These days I go to the theater once in a blue moon. The last time I wrote a review of a play was in 1971, when I patronized a coffee house theater in New Brunswick, NJ. In college I majored in English lit, founded an arts supplement to our college daily (the storied Rutgers Daily Targum), and did what I could to boost the theater. Subsequently I left the realm of Culture for Social Science. Don’t laugh.
I realize now I can’t be much of a theater person. I’m too misanthropic. When the audience titters at lame jokes, it irritates me. I’d rather be alone to drink in the play or movie without disturbances.
The title of the play is from a neologism coined by Niall Ferguson, about which, or whom, the less said the better. The play doesn’t depend much on NF’s cartoon economics. The initiating premise is the search by a photographer for the man in the famous picture standing in front of a line of tanks at the time of the Tiananmen Square massacre in 1989. I won’t rehash the plot. I hate when reviewers do that. I prefer to discover it on my own, if I decide to see the movie or play.
This play is long, over three hours. It takes its own sweet time, too. Despite that, I was never bored. One reason is that the staging is ingenious, what they do in a small space. It’s multilevel and multimedia. You have to be there to appreciate it, so I won’t try to describe it.
A lot of the dialog is loud, trite, and rapid. It was often hard for me to follow. If I got hold of a script for the play I would read it, and maybe think better of it. A fair amount of the dialog is in Chinese. I get that it is not supposed to be comprehensible to English speakers. It’s just that these interludes, of which there are more than a few, are unedifying.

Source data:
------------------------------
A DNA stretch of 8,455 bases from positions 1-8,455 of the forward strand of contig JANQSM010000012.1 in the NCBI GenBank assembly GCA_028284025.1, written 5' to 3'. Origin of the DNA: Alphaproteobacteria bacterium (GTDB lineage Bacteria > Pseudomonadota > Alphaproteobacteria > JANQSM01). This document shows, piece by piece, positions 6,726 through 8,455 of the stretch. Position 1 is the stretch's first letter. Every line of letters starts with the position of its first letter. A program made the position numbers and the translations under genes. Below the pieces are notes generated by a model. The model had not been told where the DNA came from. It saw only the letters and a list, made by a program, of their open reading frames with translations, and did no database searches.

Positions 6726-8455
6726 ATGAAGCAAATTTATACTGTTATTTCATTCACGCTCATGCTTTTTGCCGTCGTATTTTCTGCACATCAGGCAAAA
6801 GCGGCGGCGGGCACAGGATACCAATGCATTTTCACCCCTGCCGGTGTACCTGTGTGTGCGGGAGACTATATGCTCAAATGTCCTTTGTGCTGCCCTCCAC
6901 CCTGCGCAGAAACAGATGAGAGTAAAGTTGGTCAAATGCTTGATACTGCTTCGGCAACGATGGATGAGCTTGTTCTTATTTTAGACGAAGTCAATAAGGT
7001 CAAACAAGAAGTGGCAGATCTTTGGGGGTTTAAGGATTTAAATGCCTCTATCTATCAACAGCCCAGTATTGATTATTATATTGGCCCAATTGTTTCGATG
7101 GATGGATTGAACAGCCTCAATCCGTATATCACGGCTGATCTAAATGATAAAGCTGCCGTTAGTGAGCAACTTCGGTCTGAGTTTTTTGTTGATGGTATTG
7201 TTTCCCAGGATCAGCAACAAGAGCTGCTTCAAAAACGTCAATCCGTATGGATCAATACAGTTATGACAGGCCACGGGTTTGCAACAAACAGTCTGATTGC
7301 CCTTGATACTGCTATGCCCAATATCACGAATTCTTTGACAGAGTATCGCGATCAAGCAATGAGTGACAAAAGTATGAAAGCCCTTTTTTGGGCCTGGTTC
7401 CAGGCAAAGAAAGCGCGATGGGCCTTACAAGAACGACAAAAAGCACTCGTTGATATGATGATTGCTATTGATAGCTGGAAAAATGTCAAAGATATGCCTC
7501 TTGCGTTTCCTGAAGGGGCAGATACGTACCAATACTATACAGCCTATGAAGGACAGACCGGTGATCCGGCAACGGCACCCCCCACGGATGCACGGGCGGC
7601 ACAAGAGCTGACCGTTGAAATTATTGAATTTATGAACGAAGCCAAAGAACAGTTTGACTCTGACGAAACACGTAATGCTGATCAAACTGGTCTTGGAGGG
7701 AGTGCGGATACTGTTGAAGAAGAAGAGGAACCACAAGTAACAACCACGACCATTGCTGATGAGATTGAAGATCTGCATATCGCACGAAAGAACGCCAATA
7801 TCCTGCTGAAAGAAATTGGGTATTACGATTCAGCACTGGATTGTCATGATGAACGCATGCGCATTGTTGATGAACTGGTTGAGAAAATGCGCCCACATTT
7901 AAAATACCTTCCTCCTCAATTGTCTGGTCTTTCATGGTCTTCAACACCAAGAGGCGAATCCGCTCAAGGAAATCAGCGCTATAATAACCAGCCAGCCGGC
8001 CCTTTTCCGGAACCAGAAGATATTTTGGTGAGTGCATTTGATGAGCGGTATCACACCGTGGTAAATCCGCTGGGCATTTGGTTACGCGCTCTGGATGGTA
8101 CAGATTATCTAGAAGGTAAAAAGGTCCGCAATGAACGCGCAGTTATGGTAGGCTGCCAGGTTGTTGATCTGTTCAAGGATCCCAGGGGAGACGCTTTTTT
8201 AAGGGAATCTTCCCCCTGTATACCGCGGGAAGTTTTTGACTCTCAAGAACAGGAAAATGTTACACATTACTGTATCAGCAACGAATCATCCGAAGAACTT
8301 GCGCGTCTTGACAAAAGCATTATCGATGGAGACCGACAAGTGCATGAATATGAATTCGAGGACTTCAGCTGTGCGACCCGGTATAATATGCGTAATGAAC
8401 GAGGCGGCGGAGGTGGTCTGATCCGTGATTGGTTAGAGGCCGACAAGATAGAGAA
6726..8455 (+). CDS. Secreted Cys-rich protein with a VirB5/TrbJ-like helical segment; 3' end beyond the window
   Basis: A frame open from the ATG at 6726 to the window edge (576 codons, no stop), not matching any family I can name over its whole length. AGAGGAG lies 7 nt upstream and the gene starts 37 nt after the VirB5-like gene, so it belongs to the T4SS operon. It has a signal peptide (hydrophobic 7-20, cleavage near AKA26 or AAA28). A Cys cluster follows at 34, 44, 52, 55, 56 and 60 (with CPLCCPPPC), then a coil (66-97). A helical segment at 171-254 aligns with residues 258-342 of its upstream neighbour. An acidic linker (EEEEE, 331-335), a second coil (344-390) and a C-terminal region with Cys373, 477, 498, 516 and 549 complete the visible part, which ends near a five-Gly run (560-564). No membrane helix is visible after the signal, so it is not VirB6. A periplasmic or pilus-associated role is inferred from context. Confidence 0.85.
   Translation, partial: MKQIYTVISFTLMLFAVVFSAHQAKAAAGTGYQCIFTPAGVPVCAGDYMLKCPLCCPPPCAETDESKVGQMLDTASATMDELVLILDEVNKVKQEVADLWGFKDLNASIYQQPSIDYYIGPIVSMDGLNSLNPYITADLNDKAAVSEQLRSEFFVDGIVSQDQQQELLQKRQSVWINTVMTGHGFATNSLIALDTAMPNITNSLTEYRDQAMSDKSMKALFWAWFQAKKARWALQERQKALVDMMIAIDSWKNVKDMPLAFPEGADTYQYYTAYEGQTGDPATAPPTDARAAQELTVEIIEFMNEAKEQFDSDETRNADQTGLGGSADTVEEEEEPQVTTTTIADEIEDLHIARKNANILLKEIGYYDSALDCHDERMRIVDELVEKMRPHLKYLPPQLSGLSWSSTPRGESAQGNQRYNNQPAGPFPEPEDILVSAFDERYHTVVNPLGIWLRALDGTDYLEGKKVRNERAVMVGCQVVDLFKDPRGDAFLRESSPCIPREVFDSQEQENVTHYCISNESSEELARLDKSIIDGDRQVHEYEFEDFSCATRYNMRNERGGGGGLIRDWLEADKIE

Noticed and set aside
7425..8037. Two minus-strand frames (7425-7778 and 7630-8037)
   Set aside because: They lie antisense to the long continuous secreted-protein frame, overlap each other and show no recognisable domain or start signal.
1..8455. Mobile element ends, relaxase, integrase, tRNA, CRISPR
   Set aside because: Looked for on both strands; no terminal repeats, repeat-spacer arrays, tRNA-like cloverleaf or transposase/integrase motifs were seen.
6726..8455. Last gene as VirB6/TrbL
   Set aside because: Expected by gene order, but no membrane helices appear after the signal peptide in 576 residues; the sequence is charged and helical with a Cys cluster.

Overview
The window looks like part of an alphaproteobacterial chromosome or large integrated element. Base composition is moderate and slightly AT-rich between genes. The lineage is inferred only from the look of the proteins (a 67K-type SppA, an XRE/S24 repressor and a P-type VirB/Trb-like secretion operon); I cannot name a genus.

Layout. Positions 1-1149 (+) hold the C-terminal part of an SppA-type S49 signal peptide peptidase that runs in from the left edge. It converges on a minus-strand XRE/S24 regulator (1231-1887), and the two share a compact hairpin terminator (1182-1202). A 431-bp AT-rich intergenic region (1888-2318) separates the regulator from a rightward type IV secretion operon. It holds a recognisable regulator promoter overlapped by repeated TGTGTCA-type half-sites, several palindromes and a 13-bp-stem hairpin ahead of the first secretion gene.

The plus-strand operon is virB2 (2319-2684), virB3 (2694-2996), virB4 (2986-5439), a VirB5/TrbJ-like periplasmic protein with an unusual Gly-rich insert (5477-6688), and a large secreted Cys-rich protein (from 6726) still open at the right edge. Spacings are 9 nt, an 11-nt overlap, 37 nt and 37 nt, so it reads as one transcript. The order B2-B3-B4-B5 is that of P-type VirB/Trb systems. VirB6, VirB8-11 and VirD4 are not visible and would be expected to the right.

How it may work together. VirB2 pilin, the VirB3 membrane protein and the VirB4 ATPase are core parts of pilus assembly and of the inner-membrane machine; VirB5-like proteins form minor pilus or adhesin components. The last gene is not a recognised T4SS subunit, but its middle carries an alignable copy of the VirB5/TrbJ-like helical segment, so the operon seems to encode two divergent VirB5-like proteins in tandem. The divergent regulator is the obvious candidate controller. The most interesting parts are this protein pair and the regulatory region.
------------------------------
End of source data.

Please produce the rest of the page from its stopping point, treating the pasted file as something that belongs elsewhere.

There are stock characters — the crotchety newspaper editor. The cynical, hard-bitten reporter. The evil secret police. (I don’t mean they aren’t evil, just that they are predictable.) In that last regard, if you’re going to have brutal Chinese soldiers, they should look like goons, not junior high school students.
Some of the acting is good, some not. The lead Chinese, a teacher, is mostly wooden, occasionally weepy. The American photo-journalist is operatic. The British business lady is the best. The lesser characters did better.
The material they have to work with is not great. The story is thin and takes a long time to unfold. I thought it was soapy; maybe I’m too unfeeling (see ‘misanthrope’ above). One critic described it as a ‘pot-boiler.’
The grasps for profundity in re: what the U.S. and China have to do with each other are lost on me. China is capitalist and still brutally intolerant of dissent. The U.S. ‘loses’ jobs to China. (Actually, the U.S. gives jobs to China and could replace them, with the appropriate policies. Unlike Ferguson, I’m an economist.) Journalism is morally deficient. Tiananmen was horrible. Okay.
The GF points out that of all the shortcomings of China that might be keyed upon, smog does not necessarily belong on top of the list. China has been undergoing an industrial revolution with many beneficiaries, but also many casualties. The U.S. is complicit in both. In this respect, China and the U.S. have a lot in common.
Chimerica is playing at the Studio Theater in Washington, D.C.